WASHINGTON – While the diplomats and foreign service employees of the State Department have always been expected to staff “hardship” postings, those jobs have not usually required that they wear flak jackets with their pinstriped suits.
But in the last five years, the Foreign Service landscape has shifted.
Thanks to the wars in Iraq and Afghanistan, the White House is calling for more U.S. civilians to head not just to those countries, but also to some of their most hostile regions – including Iraq’s volatile Anbar province – to try to establish democratic institutions and help in reconstruction. That plan is provoking unease and apprehension at the State Department and at other federal agencies.
Many federal employees have outright refused repeated requests that they go to Iraq, while others have demanded that they be assigned only to Baghdad and not be sent outside the more secure “Green Zone,” which includes the U.S. embassy and Iraqi government ministries.
And while Secretary of State Condoleezza Rice maintained yesterday that State Department employees were “volunteering in large numbers” for difficult posts, including Iraq, several department employees said that those who have signed up tend to be younger, more entry-level types, and not seasoned diplomats.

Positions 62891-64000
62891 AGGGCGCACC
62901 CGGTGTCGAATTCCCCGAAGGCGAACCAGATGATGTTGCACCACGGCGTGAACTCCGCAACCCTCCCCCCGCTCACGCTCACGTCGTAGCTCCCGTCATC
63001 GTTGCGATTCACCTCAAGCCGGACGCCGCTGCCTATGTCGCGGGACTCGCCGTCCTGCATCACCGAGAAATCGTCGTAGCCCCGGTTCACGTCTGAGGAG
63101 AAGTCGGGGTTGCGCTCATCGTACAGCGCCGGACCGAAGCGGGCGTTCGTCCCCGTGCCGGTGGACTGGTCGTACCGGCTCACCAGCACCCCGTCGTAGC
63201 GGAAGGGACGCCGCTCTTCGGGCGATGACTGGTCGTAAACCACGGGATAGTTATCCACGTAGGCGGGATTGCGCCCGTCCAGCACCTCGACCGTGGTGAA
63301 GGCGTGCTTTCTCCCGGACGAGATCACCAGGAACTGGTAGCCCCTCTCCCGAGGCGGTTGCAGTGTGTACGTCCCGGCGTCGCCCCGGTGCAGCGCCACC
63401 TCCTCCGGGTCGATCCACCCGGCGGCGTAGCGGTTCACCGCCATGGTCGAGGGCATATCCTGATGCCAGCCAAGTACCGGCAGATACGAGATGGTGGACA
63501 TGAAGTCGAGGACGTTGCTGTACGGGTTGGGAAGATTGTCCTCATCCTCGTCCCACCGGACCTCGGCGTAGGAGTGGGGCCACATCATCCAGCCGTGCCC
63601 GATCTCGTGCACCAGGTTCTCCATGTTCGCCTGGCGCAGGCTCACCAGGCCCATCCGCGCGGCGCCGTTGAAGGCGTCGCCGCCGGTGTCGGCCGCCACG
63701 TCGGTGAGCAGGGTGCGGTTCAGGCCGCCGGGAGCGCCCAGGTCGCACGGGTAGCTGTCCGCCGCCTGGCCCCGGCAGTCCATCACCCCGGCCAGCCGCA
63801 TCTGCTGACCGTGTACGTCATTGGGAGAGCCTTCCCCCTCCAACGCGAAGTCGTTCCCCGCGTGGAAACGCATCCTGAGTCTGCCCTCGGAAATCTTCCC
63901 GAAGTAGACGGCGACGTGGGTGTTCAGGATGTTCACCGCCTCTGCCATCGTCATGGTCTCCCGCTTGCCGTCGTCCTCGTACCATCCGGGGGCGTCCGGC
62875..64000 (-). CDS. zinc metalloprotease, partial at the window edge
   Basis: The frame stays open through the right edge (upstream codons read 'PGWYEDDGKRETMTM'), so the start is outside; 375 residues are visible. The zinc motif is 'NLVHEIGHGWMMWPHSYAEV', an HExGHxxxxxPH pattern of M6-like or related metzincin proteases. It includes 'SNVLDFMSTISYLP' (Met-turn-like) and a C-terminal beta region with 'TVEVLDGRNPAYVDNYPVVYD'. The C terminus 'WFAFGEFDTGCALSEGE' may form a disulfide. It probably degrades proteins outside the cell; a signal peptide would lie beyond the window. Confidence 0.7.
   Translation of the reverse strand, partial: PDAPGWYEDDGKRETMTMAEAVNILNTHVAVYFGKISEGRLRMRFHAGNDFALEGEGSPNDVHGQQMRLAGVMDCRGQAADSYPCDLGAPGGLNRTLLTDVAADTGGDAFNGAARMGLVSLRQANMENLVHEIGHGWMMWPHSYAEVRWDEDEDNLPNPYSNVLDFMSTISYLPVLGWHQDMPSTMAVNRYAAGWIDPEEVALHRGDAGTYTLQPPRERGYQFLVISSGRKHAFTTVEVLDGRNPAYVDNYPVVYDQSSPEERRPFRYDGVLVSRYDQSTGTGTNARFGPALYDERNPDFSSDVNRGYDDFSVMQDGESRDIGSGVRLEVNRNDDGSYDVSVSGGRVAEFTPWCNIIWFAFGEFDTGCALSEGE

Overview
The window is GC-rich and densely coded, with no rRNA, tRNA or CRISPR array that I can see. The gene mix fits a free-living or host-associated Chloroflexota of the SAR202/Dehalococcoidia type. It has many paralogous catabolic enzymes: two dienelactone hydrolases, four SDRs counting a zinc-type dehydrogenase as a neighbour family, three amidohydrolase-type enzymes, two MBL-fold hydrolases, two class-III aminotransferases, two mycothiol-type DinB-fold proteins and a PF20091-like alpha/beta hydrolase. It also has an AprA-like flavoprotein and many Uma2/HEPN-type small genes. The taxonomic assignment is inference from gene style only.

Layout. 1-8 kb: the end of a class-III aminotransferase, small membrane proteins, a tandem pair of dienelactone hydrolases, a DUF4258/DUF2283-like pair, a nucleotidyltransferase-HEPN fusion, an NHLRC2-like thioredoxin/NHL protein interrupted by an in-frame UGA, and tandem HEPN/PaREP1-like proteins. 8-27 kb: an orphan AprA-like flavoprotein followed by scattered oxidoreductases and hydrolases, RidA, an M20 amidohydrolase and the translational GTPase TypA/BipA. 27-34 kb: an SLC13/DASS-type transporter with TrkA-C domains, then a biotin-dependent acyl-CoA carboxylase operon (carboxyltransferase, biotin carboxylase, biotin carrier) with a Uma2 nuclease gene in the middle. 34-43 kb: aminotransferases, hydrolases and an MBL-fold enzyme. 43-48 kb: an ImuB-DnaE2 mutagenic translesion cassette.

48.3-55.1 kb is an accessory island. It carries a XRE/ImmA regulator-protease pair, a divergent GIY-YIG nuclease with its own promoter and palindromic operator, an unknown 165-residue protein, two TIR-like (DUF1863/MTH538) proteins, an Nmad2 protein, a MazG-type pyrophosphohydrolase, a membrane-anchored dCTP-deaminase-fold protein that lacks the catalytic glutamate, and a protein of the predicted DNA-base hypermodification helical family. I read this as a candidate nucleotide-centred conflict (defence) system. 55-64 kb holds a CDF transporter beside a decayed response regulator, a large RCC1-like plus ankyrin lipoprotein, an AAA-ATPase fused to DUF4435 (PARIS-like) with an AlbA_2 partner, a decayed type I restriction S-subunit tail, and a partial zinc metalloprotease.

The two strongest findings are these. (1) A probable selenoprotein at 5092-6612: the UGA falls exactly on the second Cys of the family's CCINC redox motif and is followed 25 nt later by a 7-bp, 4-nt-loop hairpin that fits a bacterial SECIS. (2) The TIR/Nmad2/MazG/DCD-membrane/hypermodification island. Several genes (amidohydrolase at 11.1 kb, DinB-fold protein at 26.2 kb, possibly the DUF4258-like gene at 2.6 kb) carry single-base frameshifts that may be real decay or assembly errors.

The reluctance highlights a problem with the administration’s new strategy for Iraq, which calls on U.S. diplomats to take challenges on a scale unmatched anywhere else in the world, when the lack of security on the ground outside the Green Zone makes it one of the last places people, particularly those with families, want to go.
Steve Kashkett, vice president of the American Foreign Service Association, the professional organization that represents State Department employees, said that “our people continue to show great courage in volunteering for duty in Iraq.” But Kashkett added, “there remain legitimate questions about the ability of unarmed civilian diplomats to carry out a reconstruction and democracy-building mission in the middle of an active war zone.”
The issue flared this week when Defense Secretary Robert M. Gates testified at a Senate hearing that he shared the concerns of officers who complained about a request from Rice’s office that military personnel temporarily fill more than one-third of 350 new jobs in Iraq that the State Department is supposed to be responsible for.
The New York Times reported yesterday that senior military officials were upset at the request and told President Bush and Gates that the new Iraq strategy could fail unless more civilian agencies step forward quickly to carry out plans for reconstruction and political development.
David Satterfield, the State Department’s senior adviser for Iraq, told reporters during a teleconference that the State Department’s request was only for temporary help and for non-State Department positions that would probably be filled by contractors anyway.